Tag Archives: Judy Davis

Heatwave (1982)

heatwave 1

By Richard Winters

My Rating: 8 out of 10

4-Word Review: Fighting to save homes.

Stephen (Richard Moir) is an English architect employed by Robert (Bill Hunter) to construct a massive high-rise building in downtown Sydney that will be financed by Peter (Chris Haywood). However, the construction will require the demolition of several row houses and the eviction of those living in them. Kate (Judy Davis) takes up the cause by protesting the development and along with Mary Ford (Carole Skinner) are able to get a temporary block on the building project by getting the local builder’s union to instill a green ban. Stephen tries to fight this by attending the group’s meetings and airing out his side of the issue, but in the process finds himself more and more sympathetic to the residence especially when he finds out that Peter isn’t a completely honorable businessman and has no plans to use Stephen’s building design at all. When Mary mysteriously disappears he joins forces with Kate to try and find her only to unearth even more troubling and dark revelations along the way.

This film is based on a true-life incident and one of two movies made about it with the other one being The Killing of Angel Street, which will be reviewed here next month. The real-life event centers on Juanita Nielsen (1937-1975) who took up the anti-development cause when it was found that her home was pegged to be demolished in order to make way for three high-rise buildings in the Victoria Street neighborhood of Sydney. Her efforts managed to delay the project for three years, but the developer eventually became impatient and hired men to harass the residents who were trying to stop it and in the process kidnapped Nielsen even though her body has never been found and no one has ever been convicted of her murder.

The film here depicts Nielsen through the fictional character of Mary Ford, but what surprised me was that Ford is not the central person. Instead we only see her briefly at the beginning before she disappears and is generally forgotten while writer/director Phillip Noyce adds other fictional characters and story lines around her, which wasn’t as interesting as the actual case and I’m not sure why they didn’t just stick with the facts.

However, this still a highly intriguing thoroughly riveting plot that keeps you on the edge of your seat from the beginning. Part of what I liked about it is the way it shows things from the different perspective of the various characters while bringing out the myriad of complexities where nothing is black-and-white and no one is completely right or completely wrong. The viewer gets torn about whose side to be on, but fascinated with each new rapid-fire twist that comes about.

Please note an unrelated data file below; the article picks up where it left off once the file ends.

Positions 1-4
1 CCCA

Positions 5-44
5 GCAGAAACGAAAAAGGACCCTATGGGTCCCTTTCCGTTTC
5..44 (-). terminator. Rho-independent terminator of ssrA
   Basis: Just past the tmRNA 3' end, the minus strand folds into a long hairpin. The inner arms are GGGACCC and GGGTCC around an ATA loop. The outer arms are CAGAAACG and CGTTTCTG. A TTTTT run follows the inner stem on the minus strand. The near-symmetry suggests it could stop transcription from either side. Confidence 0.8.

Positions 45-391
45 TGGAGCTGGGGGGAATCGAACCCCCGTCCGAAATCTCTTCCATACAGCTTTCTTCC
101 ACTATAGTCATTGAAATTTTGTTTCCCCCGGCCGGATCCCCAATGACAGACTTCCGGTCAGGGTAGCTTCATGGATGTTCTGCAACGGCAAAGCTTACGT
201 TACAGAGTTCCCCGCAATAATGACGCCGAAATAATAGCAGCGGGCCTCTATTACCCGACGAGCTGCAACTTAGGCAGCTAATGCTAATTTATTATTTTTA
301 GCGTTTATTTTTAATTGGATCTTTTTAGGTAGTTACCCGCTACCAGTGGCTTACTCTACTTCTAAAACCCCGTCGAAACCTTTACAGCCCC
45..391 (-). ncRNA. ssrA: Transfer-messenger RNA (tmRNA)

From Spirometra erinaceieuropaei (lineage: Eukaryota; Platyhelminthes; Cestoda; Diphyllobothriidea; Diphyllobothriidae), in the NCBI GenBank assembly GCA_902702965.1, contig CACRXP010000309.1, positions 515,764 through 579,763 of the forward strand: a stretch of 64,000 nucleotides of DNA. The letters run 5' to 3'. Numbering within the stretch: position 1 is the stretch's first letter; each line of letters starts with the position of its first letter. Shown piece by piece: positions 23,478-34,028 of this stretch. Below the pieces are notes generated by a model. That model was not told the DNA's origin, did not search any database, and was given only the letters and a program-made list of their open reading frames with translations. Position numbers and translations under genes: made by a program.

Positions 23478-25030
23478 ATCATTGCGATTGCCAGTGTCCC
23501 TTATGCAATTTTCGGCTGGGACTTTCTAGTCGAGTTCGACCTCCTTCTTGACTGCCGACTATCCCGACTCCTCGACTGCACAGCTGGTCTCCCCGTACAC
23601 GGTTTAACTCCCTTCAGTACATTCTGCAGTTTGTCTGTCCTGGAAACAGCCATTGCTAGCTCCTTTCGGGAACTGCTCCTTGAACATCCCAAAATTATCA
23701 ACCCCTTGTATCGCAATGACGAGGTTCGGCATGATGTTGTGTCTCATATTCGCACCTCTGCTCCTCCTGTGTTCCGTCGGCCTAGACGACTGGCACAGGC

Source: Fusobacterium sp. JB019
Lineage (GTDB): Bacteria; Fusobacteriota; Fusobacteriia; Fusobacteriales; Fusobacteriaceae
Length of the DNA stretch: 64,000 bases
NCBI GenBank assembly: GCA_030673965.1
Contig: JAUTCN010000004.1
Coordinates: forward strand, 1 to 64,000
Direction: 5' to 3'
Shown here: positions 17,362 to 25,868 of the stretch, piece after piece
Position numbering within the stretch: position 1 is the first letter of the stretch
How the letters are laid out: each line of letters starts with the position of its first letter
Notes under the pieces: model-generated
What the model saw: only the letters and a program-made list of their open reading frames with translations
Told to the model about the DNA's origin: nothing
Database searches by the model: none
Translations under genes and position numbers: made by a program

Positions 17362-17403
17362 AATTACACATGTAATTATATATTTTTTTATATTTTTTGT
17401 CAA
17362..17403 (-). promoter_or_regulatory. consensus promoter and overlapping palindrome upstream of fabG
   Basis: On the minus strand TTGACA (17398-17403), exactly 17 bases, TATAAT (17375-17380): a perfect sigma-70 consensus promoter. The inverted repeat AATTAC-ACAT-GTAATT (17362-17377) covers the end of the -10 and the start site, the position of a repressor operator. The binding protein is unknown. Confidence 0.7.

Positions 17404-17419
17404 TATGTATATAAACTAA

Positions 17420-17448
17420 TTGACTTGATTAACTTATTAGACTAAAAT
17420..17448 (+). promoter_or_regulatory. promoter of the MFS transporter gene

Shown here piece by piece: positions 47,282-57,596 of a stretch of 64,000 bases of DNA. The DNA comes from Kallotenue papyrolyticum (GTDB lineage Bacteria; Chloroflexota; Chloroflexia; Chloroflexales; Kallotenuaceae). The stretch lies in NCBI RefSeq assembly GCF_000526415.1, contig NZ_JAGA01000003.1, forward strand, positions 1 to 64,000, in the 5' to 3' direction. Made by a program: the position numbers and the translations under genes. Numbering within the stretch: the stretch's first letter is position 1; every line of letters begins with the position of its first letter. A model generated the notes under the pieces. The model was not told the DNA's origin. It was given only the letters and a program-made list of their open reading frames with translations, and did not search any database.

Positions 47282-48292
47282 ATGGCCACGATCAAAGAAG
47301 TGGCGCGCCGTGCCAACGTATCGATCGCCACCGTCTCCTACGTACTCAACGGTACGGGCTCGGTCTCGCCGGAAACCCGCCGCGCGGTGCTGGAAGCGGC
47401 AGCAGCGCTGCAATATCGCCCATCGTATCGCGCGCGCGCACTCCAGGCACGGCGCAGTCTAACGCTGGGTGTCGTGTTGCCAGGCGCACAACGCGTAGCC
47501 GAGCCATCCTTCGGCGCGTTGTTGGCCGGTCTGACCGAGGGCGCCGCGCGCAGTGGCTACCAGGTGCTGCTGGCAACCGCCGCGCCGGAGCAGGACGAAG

There are definite shades of L’Avventura here where a main character disappears and is essentially forgotten until it seems almost like she had never existed in the first place. The script offers no easy answers and instead shows in vivid and almost brutal detail how taxing and frustrating fighting for social change can be and the hopelessness one feels when they realize that all of their efforts may have made little or no difference.

My Rating: 8 out of 10

Released: March 8, 1982

Runtime: 1Hour 32Minutes

Rated R

Director: Phillip Noyce

Studio: Roadshow Film Distributors

Available: VHS, DVD (PAL, Region 0)

The Ref (1994)

The ref

By Richard Winters

My Rating: 5 out of 10

4-Word Review: Not in holiday spirit.

Gus (Denis Leary) is a burglar who takes a bickering couple (Kevin Spacey, Judy Davis) hostage and soon learns to regret it especially when the rest of the family comes over for a Christmas celebration and he is thrust into the middle of all of their squabbling.

The film starts off with a real bang as it takes a lot of satirical pot shots at marriage counseling, people who dress up like Santa, family parties, suburbia, bickering couples, and of course the holiday season itself. Christine Baranski is top-rate as the sarcastic mother and it is unfortunate she wasn’t given more screen time. Even her kids are funny. Glynis Johns is also excellent as Spacey’s mother. She takes command of her scenes even when star Dennis Leary can’t. For her age she looks fantastic and it is nice to see an older actress playing a character that isn’t just used as a throwaway device for senile jokes and aging.

However, star Leary can’t seem to act, at least not here. He shot to fame with his dark and edgy stand- up routines, but here falls into a character that is much too watered down and benign. This was supposed to be his vehicle, but in the end it seems like his character wasn’t even necessary. Baranski’s character is far more funny and memorable even though she has much less screen time.

Spacey and Davis don’t click as a couple. They share no chemistry and their bickering seems strained and contrived. The film also falls too far away from its original premise. Having a two-bit crook dealing with a bickering couple at first seems like a funny concept, but then the story starts to delve much too deeply into their personal problems until it becomes like a family drama that isn’t at all amusing or entertaining.

The film has a few funny bits, but not enough to sustain it the whole way. Leary is very weak in the lead and this thing completely loses steam by the end.

My Rating: 5 out of 10

Released: March 9, 1994

Runtime: 1Hour 33Minutes

Rated R

Director: Ted Demme

Studio: Touchstone Pictures

Available: VHS, DVD, Amazon Instant Video